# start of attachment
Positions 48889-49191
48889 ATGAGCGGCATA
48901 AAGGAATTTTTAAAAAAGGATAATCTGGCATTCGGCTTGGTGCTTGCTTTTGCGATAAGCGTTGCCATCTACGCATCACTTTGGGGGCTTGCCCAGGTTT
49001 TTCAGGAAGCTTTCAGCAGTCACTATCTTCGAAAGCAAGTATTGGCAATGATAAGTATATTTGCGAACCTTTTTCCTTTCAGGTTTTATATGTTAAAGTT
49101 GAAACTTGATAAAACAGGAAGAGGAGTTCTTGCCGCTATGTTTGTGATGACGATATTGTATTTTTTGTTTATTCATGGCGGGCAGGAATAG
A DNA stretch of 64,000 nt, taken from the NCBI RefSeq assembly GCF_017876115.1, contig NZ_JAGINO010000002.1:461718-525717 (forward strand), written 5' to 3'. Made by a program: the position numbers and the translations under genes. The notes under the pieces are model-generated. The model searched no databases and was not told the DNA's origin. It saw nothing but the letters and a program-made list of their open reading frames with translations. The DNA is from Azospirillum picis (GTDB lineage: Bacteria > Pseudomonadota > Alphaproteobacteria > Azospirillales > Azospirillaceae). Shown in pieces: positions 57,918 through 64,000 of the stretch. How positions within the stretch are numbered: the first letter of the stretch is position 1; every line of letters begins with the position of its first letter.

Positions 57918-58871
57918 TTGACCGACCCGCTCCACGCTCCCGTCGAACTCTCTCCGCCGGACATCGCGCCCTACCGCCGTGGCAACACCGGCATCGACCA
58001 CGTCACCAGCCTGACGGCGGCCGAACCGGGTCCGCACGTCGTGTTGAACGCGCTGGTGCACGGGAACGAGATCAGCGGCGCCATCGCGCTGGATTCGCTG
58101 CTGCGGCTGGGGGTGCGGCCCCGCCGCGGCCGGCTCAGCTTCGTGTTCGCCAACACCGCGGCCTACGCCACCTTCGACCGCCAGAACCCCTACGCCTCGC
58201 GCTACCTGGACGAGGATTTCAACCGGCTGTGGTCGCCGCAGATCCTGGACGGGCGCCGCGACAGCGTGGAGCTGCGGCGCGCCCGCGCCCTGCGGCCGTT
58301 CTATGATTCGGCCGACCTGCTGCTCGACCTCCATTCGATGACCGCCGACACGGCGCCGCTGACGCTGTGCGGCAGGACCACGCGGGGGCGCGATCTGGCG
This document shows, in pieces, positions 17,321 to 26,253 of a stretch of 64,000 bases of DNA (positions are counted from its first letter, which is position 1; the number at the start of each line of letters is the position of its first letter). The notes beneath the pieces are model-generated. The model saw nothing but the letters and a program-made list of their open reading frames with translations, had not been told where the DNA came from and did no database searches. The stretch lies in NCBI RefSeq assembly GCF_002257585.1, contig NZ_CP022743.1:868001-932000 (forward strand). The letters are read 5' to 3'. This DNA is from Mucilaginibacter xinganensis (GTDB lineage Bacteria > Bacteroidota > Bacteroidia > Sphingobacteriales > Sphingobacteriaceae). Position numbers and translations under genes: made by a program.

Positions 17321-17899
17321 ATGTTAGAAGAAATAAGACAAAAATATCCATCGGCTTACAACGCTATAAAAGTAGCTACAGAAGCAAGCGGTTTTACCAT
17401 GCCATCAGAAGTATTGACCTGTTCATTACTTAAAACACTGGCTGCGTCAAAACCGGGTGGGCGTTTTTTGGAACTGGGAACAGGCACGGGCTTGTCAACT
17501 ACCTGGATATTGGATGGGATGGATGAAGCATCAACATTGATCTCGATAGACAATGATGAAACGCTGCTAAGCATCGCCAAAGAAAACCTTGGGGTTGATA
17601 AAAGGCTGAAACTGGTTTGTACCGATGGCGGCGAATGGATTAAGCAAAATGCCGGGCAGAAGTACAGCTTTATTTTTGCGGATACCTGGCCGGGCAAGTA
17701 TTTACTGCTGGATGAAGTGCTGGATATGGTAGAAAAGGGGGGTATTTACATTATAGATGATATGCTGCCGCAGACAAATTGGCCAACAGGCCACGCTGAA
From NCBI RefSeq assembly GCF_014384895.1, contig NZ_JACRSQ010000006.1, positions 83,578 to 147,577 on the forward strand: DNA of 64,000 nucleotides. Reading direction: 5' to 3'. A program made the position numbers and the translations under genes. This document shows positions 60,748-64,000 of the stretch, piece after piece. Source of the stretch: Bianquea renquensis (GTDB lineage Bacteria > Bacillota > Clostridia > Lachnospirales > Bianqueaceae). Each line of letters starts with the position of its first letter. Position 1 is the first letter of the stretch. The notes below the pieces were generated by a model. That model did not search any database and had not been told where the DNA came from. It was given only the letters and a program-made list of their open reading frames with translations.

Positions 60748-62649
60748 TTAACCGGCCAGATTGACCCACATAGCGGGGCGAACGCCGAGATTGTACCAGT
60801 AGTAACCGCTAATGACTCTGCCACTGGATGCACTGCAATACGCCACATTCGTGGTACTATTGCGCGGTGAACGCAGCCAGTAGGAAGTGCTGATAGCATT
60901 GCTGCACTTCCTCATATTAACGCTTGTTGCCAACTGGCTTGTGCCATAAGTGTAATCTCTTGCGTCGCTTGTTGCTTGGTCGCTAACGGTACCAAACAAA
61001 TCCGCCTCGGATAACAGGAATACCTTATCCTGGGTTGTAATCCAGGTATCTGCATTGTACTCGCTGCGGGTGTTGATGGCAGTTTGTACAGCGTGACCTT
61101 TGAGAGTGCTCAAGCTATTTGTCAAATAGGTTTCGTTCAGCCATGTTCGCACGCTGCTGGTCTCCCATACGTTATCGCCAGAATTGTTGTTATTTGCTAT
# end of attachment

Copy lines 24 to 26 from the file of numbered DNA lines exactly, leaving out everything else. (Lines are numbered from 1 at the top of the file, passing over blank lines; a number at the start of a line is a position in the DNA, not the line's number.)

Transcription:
60901 GCTGCACTTCCTCATATTAACGCTTGTTGCCAACTGGCTTGTGCCATAAGTGTAATCTCTTGCGTCGCTTGTTGCTTGGTCGCTAACGGTACCAAACAAA
61001 TCCGCCTCGGATAACAGGAATACCTTATCCTGGGTTGTAATCCAGGTATCTGCATTGTACTCGCTGCGGGTGTTGATGGCAGTTTGTACAGCGTGACCTT
61101 TGAGAGTGCTCAAGCTATTTGTCAAATAGGTTTCGTTCAGCCATGTTCGCACGCTGCTGGTCTCCCATACGTTATCGCCAGAATTGTTGTTATTTGCTAT